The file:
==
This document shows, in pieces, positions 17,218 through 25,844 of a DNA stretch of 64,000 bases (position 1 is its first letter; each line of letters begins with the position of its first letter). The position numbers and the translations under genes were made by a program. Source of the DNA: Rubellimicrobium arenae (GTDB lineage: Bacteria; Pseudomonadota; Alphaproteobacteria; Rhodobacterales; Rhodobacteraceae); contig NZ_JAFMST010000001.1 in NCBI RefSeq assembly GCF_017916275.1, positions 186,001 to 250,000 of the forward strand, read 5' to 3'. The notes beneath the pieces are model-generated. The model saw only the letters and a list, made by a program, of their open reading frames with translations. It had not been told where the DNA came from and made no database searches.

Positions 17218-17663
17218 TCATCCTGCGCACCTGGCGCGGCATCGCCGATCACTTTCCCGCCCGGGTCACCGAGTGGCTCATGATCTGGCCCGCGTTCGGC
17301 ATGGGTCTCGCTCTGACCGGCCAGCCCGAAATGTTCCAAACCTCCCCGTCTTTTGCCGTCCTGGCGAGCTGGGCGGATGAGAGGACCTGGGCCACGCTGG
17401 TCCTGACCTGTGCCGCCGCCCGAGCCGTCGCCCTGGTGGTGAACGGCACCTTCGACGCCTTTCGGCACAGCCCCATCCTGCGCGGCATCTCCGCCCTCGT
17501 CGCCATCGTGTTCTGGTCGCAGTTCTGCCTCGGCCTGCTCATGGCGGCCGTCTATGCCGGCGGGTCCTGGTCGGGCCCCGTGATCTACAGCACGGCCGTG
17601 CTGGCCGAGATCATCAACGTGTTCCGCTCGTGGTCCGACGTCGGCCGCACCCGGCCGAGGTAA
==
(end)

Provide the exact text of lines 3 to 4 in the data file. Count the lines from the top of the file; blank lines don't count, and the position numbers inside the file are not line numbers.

17218 TCATCCTGCGCACCTGGCGCGGCATCGCCGATCACTTTCCCGCCCGGGTCACCGAGTGGCTCATGATCTGGCCCGCGTTCGGC
17301 ATGGGTCTCGCTCTGACCGGCCAGCCCGAAATGTTCCAAACCTCCCCGTCTTTTGCCGTCCTGGCGAGCTGGGCGGATGAGAGGACCTGGGCCACGCTGG